The 2013 NIS is available for purchase through the HCUP Central Distributor, and select statistics can be accessed viaHCUPnet.
Coming Soon: 2013 Nationwide Emergency Department Sample (NEDS)
AHRQ plans to release the 2013 Nationwide Emergency Department Sample (NEDS) later this month. The NEDS is the largest all-payer emergency department (ED) database in the United States. It contains information about geographic, hospital, patient, and visit characteristics.
The NEDS enables analyses of ED utilization patterns and yields information that supports public health professionals, administrators, policymakers, and clinicians as they make decisions regarding this critical source of care.
Once released, the 2013 NEDS will be available for purchase through the HCUP Central Distributor. Select aggregated statistics can be accessed via HCUPnet.
HCUP Fast Stats Data Update!
AHRQ has updated the first topic in HCUP Fast Stats, Effect of Medicaid Expansion on Hospital Use, to include newly received quarterly and annual inpatient data. Since its initial release in July 2015, the tool has been updated to include 2015 data (added for 7 States) and to augment 2014 data (for a total of 22 States with 2014 data). The 7 States with 2015 data are Colorado, Hawaii, Iowa, Michigan, Missouri, New Jersey, and Wisconsin.
Another update in Effect of Medicaid Expansion on Hospital Use is planned for later this month. In addition, AHRQ will release a new topic: National Hospital Utilization and Costs. This new topic includes national statistics on trends in inpatient stays, the most common diagnoses for inpatient stays, and the most common operations that occur during an inpatient stay.
For additional information, please refer to the Fast Stats Frequently Asked Questions page or contact HCUP User Support.
Updates to the HCUP Online Tutorial Series to Highlight the 2012 NIS Redesign
AHRQ is pleased to announce that two trainings from the HCUP Online Tutorial Series have been updated to account for the redesign of the 2012 NIS. The Online Tutorial Series was designed to provide data users with information about HCUP data and tools as well as training on technical methods for conducting research using HCUP databases.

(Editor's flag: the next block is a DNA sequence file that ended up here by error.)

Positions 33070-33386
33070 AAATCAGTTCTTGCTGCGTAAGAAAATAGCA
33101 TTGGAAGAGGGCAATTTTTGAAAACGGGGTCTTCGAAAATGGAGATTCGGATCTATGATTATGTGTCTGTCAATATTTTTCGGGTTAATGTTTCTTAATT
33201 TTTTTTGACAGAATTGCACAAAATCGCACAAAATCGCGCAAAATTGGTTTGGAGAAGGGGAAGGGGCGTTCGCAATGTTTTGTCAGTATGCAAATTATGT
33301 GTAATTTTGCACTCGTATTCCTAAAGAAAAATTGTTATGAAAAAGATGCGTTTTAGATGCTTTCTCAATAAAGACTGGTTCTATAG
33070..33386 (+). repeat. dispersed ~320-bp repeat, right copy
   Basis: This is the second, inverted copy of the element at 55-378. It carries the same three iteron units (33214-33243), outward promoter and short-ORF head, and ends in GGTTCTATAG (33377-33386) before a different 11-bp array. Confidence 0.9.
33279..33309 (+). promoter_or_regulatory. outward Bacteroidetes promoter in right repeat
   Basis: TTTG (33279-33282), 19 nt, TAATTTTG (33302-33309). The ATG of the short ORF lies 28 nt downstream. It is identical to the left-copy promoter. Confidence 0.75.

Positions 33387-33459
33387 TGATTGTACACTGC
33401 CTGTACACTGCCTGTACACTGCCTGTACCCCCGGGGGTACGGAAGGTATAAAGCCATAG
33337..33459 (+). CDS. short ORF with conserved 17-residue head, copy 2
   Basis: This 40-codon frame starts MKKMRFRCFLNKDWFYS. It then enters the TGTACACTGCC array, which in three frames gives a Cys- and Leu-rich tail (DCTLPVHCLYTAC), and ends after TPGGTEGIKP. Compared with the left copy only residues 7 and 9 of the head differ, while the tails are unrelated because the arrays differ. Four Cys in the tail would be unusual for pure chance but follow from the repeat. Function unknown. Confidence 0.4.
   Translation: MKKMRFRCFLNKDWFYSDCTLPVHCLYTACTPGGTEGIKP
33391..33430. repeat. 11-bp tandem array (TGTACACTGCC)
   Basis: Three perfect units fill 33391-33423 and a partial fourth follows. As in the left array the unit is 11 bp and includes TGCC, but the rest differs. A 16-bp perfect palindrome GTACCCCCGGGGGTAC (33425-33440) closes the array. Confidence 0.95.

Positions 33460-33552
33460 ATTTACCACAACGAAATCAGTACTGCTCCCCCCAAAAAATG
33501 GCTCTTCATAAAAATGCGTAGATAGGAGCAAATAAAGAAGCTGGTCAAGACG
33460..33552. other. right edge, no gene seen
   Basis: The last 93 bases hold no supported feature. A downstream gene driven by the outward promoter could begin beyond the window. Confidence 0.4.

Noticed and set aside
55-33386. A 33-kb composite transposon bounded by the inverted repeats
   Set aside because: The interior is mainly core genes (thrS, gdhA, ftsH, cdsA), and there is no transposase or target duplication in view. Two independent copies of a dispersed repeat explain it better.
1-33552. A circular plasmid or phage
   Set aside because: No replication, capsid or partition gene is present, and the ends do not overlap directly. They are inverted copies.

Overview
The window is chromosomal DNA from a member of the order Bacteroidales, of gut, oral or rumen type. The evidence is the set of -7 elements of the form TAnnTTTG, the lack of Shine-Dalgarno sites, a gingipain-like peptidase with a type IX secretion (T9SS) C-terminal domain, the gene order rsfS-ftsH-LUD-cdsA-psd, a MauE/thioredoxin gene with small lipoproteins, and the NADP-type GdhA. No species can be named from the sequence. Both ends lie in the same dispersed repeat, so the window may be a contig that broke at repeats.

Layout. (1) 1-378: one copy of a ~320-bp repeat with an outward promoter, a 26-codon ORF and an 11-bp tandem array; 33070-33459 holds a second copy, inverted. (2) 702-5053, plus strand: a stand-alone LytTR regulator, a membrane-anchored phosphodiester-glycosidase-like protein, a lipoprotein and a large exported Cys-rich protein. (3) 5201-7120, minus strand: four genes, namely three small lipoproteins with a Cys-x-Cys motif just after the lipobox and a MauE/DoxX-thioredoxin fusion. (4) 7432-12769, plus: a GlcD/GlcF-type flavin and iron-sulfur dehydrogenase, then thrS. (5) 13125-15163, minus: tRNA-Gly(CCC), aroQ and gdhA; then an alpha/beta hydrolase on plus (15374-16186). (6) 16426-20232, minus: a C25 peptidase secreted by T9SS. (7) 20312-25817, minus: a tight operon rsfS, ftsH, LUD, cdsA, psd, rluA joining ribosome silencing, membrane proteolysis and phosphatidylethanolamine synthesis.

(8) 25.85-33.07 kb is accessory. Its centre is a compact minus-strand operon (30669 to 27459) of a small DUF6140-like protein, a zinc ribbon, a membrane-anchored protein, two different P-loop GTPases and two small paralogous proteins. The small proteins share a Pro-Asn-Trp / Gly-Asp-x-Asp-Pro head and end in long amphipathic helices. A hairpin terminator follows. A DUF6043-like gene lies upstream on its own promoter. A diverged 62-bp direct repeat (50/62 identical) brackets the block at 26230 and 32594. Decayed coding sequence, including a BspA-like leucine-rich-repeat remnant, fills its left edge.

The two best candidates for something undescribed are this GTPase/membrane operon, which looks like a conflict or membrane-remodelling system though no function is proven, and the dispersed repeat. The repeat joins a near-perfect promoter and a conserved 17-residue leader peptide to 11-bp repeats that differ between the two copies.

- The Multi-year Analysis Tutorial presents solutions that are necessary when conducting analyses that span multiple years of the HCUP NIS, Kids’ Inpatient Database (KID), and NEDS. The tutorial was updated to account for major changes in the NIS sampling design, which occurred in 2012 to improve national estimates. In order to facilitate analysis of trends using multiple years of NIS data, AHRQ makes available the NIS Trend Weight Files to help with analysis using multiple years of NIS data prior to 2012.
- The Producing National Estimate Tutorial demonstrates how the three Nationwide Databases—the NIS, NEDS, and KID—can be used to produce national and regional estimates. The tutorial was updated to account for major changes in the NIS sampling design. Beginning with data from 2012 (after the NIS redesign), hospital weights are not included because they are no longer necessary. The NIS data from 2012 and forward should be weighted to produce discharge-level estimates only.
More information about the NIS redesign can be found in the NIS Redesign Final Report. For additional questions related to the HCUP Online Tutorial Series, please contact HCUP User Support.
HCUP Releases Neonatal and Maternal Hospital Stays Related to Substance Use Infographic
HCUP has released a new infographic, Neonatal and Maternal Hospital Stays Related to Substance Abuse, 2006–2012, which visually presents data from HCUP Statistical Brief #193: Neonatal and Maternal Hospital Stays Related to Substance Use, 2006–2012. This Statistical Brief examines the prevalence and costs of newborn and maternal inpatient hospital stays associated with substance use, including abuse of prescription drugs or use of illicit drugs or alcohol. The infographic is available on the HCUP-US Web site in PDF, JPEG, and text formats.
Please contact AHRQ with questions or comments.
Recently Released: Additional State Databases
Since September 2015, the following 2014 State Databases have been released:
- State Inpatient Databases (SID)
- Arizona, Florida, Iowa
- State Ambulatory Surgery and Services Databases (SASD)
- Florida, Iowa
- State Emergency Department Databases (SEDD)
- Arizona, Florida, Iowa